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Changes to Employment Laws from April 2024 – are you ready?

There’s a large number of employment law changes coming in April which are set to shake up the workplace. It’s crucial for employers to stay informed and prepared.

Holiday Pay for Irregular and Part Year Workers – 1st April

For holiday years commencing after 1st April 2024, holiday entitlement and pay for two types of workers (irregular hours workers and part year workers) will no longer be governed by the existing legal mechanisms.

‘Irregular hours workers’ are those whose hours are wholly or mostly variable.  ‘Part year workers’ are those who are contracted only to work part of the year and for whom there are unpaid periods of at least a week during which they are not required to work.

These workers will, moving forwards, accrue holiday based on 12.07% of the hours they have worked in the previous pay period.  For many employers, this change simply restores the position they were in prior to the Supreme Court’s decision in Harper Trust v Brazel (2022) which had ruled this practice unlawful.

Alternatively, employers can decide to ‘roll up’ holiday pay for these workers.  For almost two decades, this practice of paying an employee a sum for holiday pay with their usual pay each month instead of paying this at the time leave is actually taken (known as ‘rolling up holiday pay’) has been unlawful but this will not be the case moving forwards.

Although the change applies for holiday years commencing after 1 April 2024, the majority of employers have a holiday year that runs from 1st January to 31st December and as such, this change will come into effect for them from 1st January 2025.

Employers will need to review their working arrangements to identify whether these changes impact on their workforce and whether continuing their current practices would fall foul of the new requirements.  Employers should seek legal advice about introducing any changes to how holiday entitlement and pay are calculated, particularly as whilst the law may allow this, individuals contracts may not.

Changes to National Minimum Wage and Other Rates – 1st April

The usual annual changes to National Minimum Wage rates are coming in on 1st April 2024.  However, unlike previous years, this year has the largest ever increase in cash terms and sees the highest rate of pay applying to those ages 21 and over (instead of the usual 23 and over).

You can see all the new rates in our Facts and Figures section on Employmentbuddy.

Paternity Leave Changes – 6th April

From 6th April, there are some changes to the way Statutory Paternity Leave is taken.

These are:

  • That it can be taken as two non-consecutive blocks of one week. Currently it can only be taken as one block of one or two weeks.
  • It can be taken within the first year of the child’s birth or adoption. Currently it must be taken within the first 8 weeks.
  • Only 28 days’ notice will be required (save in some adoption cases) when choosing the date for the leave. Currently the employee is expected to set this out with their initial notice in or before the 15th week before the EWC.

These changes apply to children with an expected week of childbirth after 6th April 2024 or, in adoption cases, children whose expected date of placement for adoption (or expected date of entry into Great Britain for adoption) is on or after 6th April 2024.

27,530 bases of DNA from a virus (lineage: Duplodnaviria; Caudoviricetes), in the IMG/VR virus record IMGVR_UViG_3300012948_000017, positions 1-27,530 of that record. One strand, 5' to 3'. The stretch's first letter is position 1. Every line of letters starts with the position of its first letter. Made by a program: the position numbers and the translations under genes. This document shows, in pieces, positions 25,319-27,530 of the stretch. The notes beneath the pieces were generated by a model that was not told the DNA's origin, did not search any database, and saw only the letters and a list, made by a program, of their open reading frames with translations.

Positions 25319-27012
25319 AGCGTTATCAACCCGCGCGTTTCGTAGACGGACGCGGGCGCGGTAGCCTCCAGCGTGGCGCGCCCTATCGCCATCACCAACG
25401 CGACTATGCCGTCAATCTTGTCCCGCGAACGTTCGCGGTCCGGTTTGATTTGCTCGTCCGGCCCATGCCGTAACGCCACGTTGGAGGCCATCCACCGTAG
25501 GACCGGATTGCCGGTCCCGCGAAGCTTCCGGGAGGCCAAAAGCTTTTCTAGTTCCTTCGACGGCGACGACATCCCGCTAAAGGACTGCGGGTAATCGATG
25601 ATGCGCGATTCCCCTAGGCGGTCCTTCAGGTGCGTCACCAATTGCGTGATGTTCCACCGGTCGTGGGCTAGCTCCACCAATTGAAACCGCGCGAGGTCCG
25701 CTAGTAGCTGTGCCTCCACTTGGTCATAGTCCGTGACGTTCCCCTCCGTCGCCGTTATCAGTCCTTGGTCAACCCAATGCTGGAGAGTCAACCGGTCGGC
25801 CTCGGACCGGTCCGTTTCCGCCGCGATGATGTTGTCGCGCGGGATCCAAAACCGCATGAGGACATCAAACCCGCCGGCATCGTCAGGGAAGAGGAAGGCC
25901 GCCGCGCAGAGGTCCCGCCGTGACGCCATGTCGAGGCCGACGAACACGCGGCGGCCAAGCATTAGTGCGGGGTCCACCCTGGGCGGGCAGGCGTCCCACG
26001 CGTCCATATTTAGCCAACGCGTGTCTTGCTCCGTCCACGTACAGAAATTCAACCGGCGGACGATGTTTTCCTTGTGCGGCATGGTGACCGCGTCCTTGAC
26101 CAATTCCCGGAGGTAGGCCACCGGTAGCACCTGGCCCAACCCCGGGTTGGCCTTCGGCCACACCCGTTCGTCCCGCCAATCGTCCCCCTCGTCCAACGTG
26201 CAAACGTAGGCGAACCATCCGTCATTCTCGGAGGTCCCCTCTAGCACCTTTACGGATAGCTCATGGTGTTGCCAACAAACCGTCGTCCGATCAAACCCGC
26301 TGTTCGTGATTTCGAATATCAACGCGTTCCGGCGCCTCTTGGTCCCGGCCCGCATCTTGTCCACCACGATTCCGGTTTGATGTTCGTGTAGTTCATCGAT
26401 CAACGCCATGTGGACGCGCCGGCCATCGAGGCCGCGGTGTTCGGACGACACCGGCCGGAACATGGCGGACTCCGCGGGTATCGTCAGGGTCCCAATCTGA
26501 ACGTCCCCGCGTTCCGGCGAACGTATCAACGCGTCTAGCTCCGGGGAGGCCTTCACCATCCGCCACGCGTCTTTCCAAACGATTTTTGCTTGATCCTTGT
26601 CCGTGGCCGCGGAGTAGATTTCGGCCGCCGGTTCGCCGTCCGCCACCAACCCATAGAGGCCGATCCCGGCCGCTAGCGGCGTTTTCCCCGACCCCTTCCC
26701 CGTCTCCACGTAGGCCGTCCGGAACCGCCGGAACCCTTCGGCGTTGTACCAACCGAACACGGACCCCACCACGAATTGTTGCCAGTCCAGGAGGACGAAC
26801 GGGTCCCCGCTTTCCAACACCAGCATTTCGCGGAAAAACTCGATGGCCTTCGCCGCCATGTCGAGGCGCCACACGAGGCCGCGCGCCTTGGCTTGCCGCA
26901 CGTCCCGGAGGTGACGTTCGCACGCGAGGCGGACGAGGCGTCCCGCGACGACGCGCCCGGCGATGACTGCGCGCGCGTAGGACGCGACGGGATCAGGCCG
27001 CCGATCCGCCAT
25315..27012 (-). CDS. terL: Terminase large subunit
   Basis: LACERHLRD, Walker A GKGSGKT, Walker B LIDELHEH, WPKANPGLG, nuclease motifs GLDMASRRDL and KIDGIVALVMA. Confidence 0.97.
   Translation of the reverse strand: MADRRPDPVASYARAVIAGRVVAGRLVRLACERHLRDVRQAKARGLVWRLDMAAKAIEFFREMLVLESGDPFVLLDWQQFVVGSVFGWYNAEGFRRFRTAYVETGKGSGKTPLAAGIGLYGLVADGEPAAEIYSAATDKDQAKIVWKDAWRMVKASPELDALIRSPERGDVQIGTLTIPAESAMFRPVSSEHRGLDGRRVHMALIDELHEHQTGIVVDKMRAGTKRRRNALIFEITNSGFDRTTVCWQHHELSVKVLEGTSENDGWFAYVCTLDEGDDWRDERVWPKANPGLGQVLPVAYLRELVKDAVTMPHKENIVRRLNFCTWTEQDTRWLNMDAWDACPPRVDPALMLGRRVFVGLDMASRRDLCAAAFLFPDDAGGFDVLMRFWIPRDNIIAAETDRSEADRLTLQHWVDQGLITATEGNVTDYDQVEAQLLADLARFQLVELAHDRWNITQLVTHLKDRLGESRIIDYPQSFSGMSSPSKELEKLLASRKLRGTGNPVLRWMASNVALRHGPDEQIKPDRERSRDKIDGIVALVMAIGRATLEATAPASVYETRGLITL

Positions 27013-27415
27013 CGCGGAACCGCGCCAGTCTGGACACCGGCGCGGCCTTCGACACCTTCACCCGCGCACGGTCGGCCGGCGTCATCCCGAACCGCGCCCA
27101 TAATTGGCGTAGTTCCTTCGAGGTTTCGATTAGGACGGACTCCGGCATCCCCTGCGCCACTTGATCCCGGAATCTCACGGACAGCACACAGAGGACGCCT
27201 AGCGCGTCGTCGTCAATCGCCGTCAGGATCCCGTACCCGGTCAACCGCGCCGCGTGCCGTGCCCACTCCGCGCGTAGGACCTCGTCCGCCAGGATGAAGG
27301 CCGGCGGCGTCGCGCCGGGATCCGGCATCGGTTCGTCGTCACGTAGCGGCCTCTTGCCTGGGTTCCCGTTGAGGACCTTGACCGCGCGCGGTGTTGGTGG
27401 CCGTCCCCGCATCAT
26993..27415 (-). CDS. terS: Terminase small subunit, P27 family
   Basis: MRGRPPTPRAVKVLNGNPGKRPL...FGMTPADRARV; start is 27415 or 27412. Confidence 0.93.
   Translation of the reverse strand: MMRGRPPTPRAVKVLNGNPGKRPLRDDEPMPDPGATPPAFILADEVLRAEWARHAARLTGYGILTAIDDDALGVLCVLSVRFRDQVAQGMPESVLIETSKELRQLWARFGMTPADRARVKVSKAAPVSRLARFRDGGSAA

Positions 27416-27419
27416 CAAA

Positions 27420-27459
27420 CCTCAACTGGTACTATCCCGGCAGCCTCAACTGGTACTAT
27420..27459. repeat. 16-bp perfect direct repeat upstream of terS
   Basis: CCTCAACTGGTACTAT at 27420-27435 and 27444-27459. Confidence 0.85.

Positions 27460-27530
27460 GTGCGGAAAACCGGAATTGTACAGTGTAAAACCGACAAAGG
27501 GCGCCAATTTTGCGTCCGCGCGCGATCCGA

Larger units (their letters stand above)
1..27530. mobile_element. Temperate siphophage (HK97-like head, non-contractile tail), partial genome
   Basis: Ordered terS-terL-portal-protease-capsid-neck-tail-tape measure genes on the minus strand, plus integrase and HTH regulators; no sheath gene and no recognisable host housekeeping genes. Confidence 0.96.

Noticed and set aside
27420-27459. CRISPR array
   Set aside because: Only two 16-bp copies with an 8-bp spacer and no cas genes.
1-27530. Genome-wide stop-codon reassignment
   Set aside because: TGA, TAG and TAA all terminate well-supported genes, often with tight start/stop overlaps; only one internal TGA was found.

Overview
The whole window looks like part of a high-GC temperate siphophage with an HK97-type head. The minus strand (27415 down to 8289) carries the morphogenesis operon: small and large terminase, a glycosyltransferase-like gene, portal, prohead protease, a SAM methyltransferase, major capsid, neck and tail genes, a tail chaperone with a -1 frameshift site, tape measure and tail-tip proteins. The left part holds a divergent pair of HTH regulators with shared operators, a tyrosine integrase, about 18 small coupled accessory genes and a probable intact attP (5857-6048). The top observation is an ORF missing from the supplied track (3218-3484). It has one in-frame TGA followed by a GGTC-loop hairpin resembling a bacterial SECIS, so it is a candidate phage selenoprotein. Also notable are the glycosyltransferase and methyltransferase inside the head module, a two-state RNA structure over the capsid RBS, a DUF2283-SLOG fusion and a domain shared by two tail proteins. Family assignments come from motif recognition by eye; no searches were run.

Employers will need to update their policies and procedures accordingly to reflect these changes.

It’s April and that means increases to the financial thresholds for various employment law calculations

Flexible Working Requests – 6th April

From 6th April 2024, all employees will be able to make flexible working requests regardless of their length of service (i.e. the requirement to have 26 weeks’ continuous service has been removed).

In addition:

  • The request will now need to be dealt with within two months (not three as was previously the case)
  • Employees will be able to make two requests in any 12-month period (increased from one)
  • Employees will no longer need to spell out in their request how the employer might deal with the effects of the flexible working request; and
  • An employer will need to consult with the employee if it is considering rejecting a request.

Employers will need to review their policies on flexible working and update these to reflect these changes.

Carers Leave – 6th April

From 6th April 2024, employees (irrespective of length of service) will be entitled to one week per year of unpaid carer’s leave.

This applies to employees who have a dependant with a long-term care need where the leave is to provide or arrange care for that dependant.

The employee must give at least 3 days’ written notice (or twice the notice of the leave requested if longer). The leave can be for consecutive, non-consecutive, half-days or full days.

Employers cannot deny a request but can postpone it if the operation of the business would be unduly disrupted.  However, it’s reasons must be explained in writing and the leave must be taken within one month.

There’s certainly a lot for employers to get to grips with and even more changes are coming later this year. As always, our employment lawyers are on hand to help you navigate these changes.

About this article

This information is for guidance purposes only and should not be regarded as a substitute for taking legal advice. Please refer to the full General Notices on our website.

About this article

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